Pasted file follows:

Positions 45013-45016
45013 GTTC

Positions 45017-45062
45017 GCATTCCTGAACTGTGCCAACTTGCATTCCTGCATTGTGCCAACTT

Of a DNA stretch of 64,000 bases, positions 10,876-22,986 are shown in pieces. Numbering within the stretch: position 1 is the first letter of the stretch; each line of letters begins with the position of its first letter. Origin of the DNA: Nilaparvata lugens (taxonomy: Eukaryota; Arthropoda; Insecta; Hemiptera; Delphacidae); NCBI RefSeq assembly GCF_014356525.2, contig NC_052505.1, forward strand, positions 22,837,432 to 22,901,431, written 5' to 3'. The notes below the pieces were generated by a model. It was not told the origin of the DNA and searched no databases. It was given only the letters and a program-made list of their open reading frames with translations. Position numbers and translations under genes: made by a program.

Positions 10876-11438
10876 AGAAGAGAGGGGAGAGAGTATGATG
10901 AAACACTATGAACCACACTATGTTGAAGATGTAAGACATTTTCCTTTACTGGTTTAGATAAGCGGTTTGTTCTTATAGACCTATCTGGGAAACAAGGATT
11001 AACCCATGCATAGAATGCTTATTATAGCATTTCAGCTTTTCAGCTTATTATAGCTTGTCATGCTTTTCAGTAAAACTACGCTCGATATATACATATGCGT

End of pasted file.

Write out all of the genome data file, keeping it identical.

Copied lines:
Positions 45013-45016
45013 GTTC

Positions 45017-45062
45017 GCATTCCTGAACTGTGCCAACTTGCATTCCTGCATTGTGCCAACTT

Of a DNA stretch of 64,000 bases, positions 10,876-22,986 are shown in pieces. Numbering within the stretch: position 1 is the first letter of the stretch; each line of letters begins with the position of its first letter. Origin of the DNA: Nilaparvata lugens (taxonomy: Eukaryota; Arthropoda; Insecta; Hemiptera; Delphacidae); NCBI RefSeq assembly GCF_014356525.2, contig NC_052505.1, forward strand, positions 22,837,432 to 22,901,431, written 5' to 3'. The notes below the pieces were generated by a model. It was not told the origin of the DNA and searched no databases. It was given only the letters and a program-made list of their open reading frames with translations. Position numbers and translations under genes: made by a program.

Positions 10876-11438
10876 AGAAGAGAGGGGAGAGAGTATGATG
10901 AAACACTATGAACCACACTATGTTGAAGATGTAAGACATTTTCCTTTACTGGTTTAGATAAGCGGTTTGTTCTTATAGACCTATCTGGGAAACAAGGATT
11001 AACCCATGCATAGAATGCTTATTATAGCATTTCAGCTTTTCAGCTTATTATAGCTTGTCATGCTTTTCAGTAAAACTACGCTCGATATATACATATGCGT